However, it is not just the violence itself, but also the accompanying demand that the soldier makes of Kathleen, which contributes to this instability; the wonderful ambiguity of Bowen’s prose demands it is quoted at length.

‘You’re going such a long way.’
‘Not so far as you think.’
‘I don’t understand.’
‘You don’t have to,’ he said. ‘You will. You know what we said.’
‘But that was – suppose you – I mean, suppose.’
‘I shall be with you,’ he said, ‘sooner or later. You won’t forget that. You need do nothing but wait.’

Only a little more than a minute later she was free to run up the silent lawn…she already felt that unnatural promise drive down between her and the rest of all human kind… She could not have plighted a more sinister troth (1980a: 746).

The soldier’s demand, that she wait even if he is killed – or she hears that he is killed – requires the subordination of her private interests to the potential demands of his role as a soldier. She can hardly assert her right to be freed of the obligation if he dies, while he is ostensibly fighting to protect her. In some ways, it is a question that he should never have asked; it is an ‘unnatural promise.’ Yet, it could be argued, it is the kind of sentimental, romantic promise that abounds: particularly in wartime, or indeed, in literature. In fact, as Neil Corcoran reveals in his chapter on Bowen’s wartime short stories, the promise has its origins in the title of the story: ‘The Demon Lover’ is the name of a Scottish ballad sometimes also called ‘The Carpenter’s Wife’ (2004: 4). There are of course variants, but the tenets of the original narrative are worth comparing to Bowen’s story. In it, a woman who was betrothed to a sailor, who she thought had drowned at sea, is now married to another man (usually a carpenter) and has a family. The story consists of a spirit or devil in the form of the former fiancée returning to lure the woman away with the promises of riches, only for her to realise she has been tricked, and then she either dies or descends to hell. The woman is condemned for her unfaithfulness – for breaking her promise to wait for the return of her betrothed, even though he has died. This traditional tale would suggest that there is nothing unusual, or untoward, in the promise extracted from Kathleen.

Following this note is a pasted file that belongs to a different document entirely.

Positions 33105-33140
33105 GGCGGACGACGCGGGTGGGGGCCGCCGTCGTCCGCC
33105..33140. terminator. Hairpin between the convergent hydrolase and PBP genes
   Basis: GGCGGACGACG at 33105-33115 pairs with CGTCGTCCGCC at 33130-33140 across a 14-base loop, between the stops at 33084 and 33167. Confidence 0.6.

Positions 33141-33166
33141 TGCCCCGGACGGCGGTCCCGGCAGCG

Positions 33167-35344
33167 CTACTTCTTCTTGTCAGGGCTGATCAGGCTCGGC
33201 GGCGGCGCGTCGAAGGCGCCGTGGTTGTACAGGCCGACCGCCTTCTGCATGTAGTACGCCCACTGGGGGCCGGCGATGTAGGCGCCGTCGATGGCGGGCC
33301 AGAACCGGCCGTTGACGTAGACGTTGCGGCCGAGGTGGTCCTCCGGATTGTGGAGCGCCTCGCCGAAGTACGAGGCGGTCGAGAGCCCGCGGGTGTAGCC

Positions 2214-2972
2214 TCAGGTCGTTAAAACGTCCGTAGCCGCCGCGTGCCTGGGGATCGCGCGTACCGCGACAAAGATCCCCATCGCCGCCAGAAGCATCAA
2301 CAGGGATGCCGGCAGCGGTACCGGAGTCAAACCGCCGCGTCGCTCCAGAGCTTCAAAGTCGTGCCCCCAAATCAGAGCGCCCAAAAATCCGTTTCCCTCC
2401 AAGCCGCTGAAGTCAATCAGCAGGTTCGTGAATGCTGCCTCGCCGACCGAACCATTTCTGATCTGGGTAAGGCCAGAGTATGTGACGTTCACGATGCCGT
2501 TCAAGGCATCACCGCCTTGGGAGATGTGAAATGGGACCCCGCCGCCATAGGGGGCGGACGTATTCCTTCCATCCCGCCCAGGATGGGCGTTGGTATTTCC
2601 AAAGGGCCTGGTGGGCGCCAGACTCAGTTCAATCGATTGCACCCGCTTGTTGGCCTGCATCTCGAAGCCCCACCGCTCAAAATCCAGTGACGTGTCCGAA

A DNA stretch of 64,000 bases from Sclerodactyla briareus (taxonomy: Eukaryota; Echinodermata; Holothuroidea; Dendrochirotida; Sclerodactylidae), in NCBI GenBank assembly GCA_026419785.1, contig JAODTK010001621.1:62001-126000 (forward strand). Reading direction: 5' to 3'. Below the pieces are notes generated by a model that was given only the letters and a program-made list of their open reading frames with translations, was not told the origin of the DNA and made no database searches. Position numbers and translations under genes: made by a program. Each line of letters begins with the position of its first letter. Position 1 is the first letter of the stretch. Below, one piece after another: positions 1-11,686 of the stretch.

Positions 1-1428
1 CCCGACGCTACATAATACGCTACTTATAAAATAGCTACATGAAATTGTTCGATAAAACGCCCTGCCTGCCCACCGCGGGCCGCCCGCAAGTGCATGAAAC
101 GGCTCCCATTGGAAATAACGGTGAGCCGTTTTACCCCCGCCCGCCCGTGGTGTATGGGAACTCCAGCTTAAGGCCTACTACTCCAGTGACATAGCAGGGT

However, there are a few crucial distinctions. As discussed in further detail later in this article, Mrs Drover does not choose to flee with her former lover, but is trying to escape his threatened return. The overall effect of Bowen’s story is not to morally judge the woman’s behaviour. In fact, the narrative voice instead points out that the soldier’s demand is socially isolating and aberrant. Although Bowen’s choice of the soldier can be likened to the sailor, not least in the likelihood of them dying, the authority with which he speaks is different. The soldier is depicted as exploiting the wartime situation to make a demand that extends beyond the grave. He does so through an oath – a form that should epitomise legal, normative bonds between people, but Bowen has located Kathleen in a twilight world, where she seems unable to avail herself of whatever socio-legal conventions underpin courtship (not that such conventions are at all straightforward). While the ballad of ‘The Demon Lover’ provides a framework for the genre expectations of the story, it is far more difficult to establish what standard practices were between men and women in the earlier half of the twentieth-century. So much so that, ‘despite the difficulties historians face in accessing intimate physical experiences, we seem to know far more about English sexual lives than about how men and women contracted, negotiated, and maintained emotional intimacies prior to marriage’ (Langhamer, 2007: 174). Nonetheless, we do know there was an expectation that ‘the war widow…was expected to remain faithful to her fallen husband’ (Bette, 2015), and a ‘war widow who did not behave in an exemplary manner risked reprobation’ (Lomas, 2000: 137), as well as loss of her widow’s pension. The ambiguity of Kathleen’s position is heightened because she was not married to the soldier; if she were, one aspect of the state’s expectation would have been for her to remain faithful to him. In fact, an extensive system of surveillance was established by the government to ensure that widows’ behaviour was of the appropriate moral standard (Lomas, 2000: 131–132). However, as Kathleen would not qualify for such investigation, it is as if the soldier has taken it upon himself to carry out the state surveillance, writing in the letter, ‘I was sorry to see you leave London, but was satisfied that you would be back in time’ (Bowen, 1980a: 744). Her anxiety at remarrying was such that, on living her married life as Mrs Drover, we are told she had to actively dismiss ‘any idea that [her actions] were still watched’ (1980a: 746). Nonetheless, it could be argued that the soldier’s expectations do not differ significantly from societal expectations. However, a radio play that Bowen wrote after World War II demonstrates her appreciation of the equivocal legal status occupied by women like Kathleen.